Attendance Allowance Appeals.


Havering Welfare Benefits Adviser Lorraine Moss today writes in the Havering Daily.

If your application is refused and you disagree with the decision, you can submit an appeal.

The first step is that you must request a Mandatory Reconsideration and this must be done within a month of receiving the decision.  The DWP will look at your application again and then give you a formal response.  You can submit a Mandatory reconsideration by using the CRMR1 form which you can download here Challenge a decision made by the Department for Work and Pensions (DWP) – GOV.UK (www.gov.uk).  Alternatively, you can write a letter.  

Please see below, this is information on what to include of your form/letter and is from The Citizens Advice website Challenging an Attendance Allowance decision – mandatory reconsideration – Citizens Advice ;

What to put in the form or letter:

You need to write the reasons specific to your condition and why you disagree with the decision.

Look at your decision letter. It will tell you the reasons why the DWP made the decision. Make a note of the statements you disagree with and why you disagree.

Your decision letter might not give much information about why you’ve been turned down.

In your form or letter, give facts, examples and medical evidence (if available) to support what you’re saying. Make sure you use the same words that they use in the decision letter.

Below is an example of what a reconsideration request form or letter might say. Every reconsideration request form or letter will be different – yours needs to contain examples that are specific to your needs.

Example:
Your letter says I’m not entitled to AA because I don’t need continual supervision to avoid substantial danger to myself or others. This is incorrect. When I’m at home I need other people to be with me at all times because I can fall and hurt myself when no one is there to watch me. In the past I have knocked heavy things off shelves and hit my head on furniture when I have fallen. This situation could cause injury and is a substantial danger. I need continual supervision to avoid danger to myself.

If you need help with filling in the form or writing your letter, contact your nearest Citizens Advice. Try to get in touch straight away – you might have to wait for an appointment and you only have 1 month to send your letter in.

Talk to your  nearest Citizens Advice if your application is rejected because of lateness.

If you call the DWP to ask for mandatory reconsideration

It’s best to use the form or write to the DWP to ask for a mandatory reconsideration. If you call them, they might want to speak to you about your decision before they look at it again. They’ll call you back to tell you why your claim was refused. They’ll usually do this within 24 hours of your call.

Tell them you don’t agree with their decision so you want a mandatory reconsideration. You need to give your evidence to explain why you disagree with the decision, so make sure you’ve got it ready.

Make sure you tell the DWP if you often need:● help with personal care during the day or night, or both● someone to look after you during the day to make sure you’re safe● someone to wake up during the night to watch over you and make sure you’re safe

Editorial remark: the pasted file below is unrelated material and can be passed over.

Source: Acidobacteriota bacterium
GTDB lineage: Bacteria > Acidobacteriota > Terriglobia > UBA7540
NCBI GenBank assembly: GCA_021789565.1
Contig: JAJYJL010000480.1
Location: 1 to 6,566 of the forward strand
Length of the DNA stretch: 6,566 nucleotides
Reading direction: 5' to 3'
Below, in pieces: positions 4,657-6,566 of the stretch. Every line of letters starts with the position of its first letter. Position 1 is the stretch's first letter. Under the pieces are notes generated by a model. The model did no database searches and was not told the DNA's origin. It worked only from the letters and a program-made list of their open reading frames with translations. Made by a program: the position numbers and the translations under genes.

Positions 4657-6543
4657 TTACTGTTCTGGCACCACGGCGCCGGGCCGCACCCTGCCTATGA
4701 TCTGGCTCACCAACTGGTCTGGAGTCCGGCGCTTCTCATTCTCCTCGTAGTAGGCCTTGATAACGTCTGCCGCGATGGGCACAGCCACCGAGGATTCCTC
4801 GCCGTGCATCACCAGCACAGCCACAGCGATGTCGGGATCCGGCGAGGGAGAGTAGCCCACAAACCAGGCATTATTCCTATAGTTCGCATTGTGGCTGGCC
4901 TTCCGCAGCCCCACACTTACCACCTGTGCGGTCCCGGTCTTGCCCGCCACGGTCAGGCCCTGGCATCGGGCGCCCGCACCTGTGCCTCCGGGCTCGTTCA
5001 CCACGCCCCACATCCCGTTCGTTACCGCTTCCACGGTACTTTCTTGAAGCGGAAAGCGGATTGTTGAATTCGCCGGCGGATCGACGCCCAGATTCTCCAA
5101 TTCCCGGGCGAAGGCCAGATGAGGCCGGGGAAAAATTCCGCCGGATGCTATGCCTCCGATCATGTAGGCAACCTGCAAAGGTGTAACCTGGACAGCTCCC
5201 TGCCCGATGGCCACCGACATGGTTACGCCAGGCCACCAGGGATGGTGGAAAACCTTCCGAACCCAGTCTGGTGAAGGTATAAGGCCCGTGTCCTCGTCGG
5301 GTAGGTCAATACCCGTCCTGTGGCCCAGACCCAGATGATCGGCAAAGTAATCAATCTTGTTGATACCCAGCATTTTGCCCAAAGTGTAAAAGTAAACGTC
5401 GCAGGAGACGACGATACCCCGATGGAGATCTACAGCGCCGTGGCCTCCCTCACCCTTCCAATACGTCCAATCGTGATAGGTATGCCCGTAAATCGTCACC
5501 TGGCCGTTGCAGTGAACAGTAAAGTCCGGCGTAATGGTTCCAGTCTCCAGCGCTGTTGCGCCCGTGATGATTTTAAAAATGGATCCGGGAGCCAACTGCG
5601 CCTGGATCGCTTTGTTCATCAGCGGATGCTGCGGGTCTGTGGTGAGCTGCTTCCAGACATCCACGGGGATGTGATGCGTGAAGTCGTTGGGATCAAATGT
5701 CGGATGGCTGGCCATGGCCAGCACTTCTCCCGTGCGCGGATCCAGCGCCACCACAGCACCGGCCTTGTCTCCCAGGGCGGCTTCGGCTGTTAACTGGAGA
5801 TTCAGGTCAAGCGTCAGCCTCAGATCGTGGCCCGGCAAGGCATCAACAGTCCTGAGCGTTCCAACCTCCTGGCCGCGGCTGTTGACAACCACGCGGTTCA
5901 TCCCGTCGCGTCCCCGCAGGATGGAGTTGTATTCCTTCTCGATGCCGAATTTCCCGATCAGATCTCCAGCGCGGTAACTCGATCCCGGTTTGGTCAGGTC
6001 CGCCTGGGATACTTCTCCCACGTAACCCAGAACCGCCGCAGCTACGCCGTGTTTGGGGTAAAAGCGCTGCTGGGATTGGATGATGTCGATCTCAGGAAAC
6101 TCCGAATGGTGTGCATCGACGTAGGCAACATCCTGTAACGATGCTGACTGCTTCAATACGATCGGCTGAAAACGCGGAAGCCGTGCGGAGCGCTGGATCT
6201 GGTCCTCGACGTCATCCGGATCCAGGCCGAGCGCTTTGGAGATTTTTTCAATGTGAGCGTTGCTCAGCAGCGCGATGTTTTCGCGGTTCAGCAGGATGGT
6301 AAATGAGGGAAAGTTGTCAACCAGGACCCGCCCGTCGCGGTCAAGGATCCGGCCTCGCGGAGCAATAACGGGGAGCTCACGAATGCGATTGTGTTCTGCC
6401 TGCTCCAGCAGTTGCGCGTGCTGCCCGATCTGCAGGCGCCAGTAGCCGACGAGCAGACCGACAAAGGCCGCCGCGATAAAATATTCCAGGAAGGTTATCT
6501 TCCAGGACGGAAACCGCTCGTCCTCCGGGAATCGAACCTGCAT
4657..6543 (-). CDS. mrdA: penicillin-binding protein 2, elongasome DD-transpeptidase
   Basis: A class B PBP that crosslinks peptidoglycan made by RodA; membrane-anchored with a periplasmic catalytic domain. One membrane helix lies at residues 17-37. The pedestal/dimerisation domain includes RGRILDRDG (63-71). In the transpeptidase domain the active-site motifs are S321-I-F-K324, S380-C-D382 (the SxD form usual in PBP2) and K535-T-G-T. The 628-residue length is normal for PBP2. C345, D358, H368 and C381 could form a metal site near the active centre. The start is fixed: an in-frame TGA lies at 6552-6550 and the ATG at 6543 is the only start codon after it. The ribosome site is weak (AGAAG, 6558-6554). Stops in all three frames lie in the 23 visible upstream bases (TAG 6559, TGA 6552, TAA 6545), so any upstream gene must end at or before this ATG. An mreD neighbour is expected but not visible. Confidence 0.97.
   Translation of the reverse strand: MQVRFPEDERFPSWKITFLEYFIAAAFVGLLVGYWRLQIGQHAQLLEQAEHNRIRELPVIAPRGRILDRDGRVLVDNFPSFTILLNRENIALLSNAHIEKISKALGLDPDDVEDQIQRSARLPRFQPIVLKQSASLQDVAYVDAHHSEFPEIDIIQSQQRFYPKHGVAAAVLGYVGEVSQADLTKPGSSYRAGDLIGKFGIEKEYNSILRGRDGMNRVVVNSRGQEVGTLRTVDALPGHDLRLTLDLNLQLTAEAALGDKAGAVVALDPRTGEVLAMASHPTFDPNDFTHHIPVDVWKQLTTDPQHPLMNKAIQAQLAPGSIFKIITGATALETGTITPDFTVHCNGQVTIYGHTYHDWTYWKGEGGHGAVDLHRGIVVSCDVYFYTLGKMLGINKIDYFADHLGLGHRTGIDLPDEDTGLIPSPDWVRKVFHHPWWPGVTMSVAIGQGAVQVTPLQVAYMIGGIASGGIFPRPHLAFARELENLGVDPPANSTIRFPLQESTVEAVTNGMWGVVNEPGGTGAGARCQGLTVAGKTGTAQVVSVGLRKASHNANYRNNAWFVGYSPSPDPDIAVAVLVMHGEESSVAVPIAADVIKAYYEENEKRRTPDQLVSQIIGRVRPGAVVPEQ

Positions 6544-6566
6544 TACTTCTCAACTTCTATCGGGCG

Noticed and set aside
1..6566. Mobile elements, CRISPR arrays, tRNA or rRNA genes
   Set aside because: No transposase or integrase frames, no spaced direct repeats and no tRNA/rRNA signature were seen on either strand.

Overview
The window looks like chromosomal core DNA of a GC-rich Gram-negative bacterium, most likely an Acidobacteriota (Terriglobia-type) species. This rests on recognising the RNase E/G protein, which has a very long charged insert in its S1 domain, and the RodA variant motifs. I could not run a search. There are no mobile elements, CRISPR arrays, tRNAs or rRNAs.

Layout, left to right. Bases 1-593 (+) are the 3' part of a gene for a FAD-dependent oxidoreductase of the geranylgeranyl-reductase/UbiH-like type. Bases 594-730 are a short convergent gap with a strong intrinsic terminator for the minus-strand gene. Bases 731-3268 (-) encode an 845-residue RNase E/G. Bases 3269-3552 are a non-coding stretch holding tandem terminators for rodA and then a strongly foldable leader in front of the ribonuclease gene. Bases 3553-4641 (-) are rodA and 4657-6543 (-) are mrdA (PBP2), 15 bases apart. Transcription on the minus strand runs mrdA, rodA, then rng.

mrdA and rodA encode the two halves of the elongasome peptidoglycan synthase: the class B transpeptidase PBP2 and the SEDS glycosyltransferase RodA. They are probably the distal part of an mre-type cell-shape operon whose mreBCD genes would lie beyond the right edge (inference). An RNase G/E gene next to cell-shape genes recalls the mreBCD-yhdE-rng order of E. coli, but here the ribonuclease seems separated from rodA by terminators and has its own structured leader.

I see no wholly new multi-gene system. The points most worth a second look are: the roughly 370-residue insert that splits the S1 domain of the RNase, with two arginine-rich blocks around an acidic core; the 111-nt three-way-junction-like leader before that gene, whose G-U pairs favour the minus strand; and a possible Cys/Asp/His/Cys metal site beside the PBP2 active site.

You should also tell the DWP if you forgot to write something in your claim form or want to explain something in more detail. It’s important to do this because the DWP will look at your AA decision again while they’re on the phone with you.

They’ll tell you if they think you should get AA when you speak to them – you won’t have to wait for a letter. You should make a note of what you talked about to help you remember what was said.

If the DWP don’t change their decision and you still think you should get AA, you’ll need to apply for a mandatory reconsideration. Make sure you tell the person on the phone that you’re going to do this. You’ll need to follow the normal mandatory reconsideration process.

Appeals

If your Mandatory Reconsideration is refused, you can then submit an appeal to the tribunal.  You must do this within one month of the Mandatory Reconsideration decision and include a copy of the Mandatory Reconsideration letter.  You will need to complete the SSCS1 form please see Form SSCS1: Appeal a social security benefits decision (Notice of appeal) – GOV.UK (www.gov.uk)

When you can appeal to a tribunal (Source  Citizens Advice Bureau Website Challenging an Attendance Allowance decision – appealing the decision – Citizens Advice

You can appeal against any decision made about your AA claim. Some of the most common reasons are:● you didn’t get awarded AA● you got a lower rate of AA than you expected

To appeal to a tribunal, you’ll need:● your letter from the DWP with the words ‘Mandatory Reconsideration Notice’ at the top – if you’ve lost it, ask them for a new one● to send your appeal form in within 1 month of the date shown on the mandatory reconsideration notice, the form must get to the tribunal within the  1 month

It’s worth appealing to a tribunal if you think their decision is wrong. The process can be draining but it’s worth remembering that many AA decisions are overturned by the tribunal.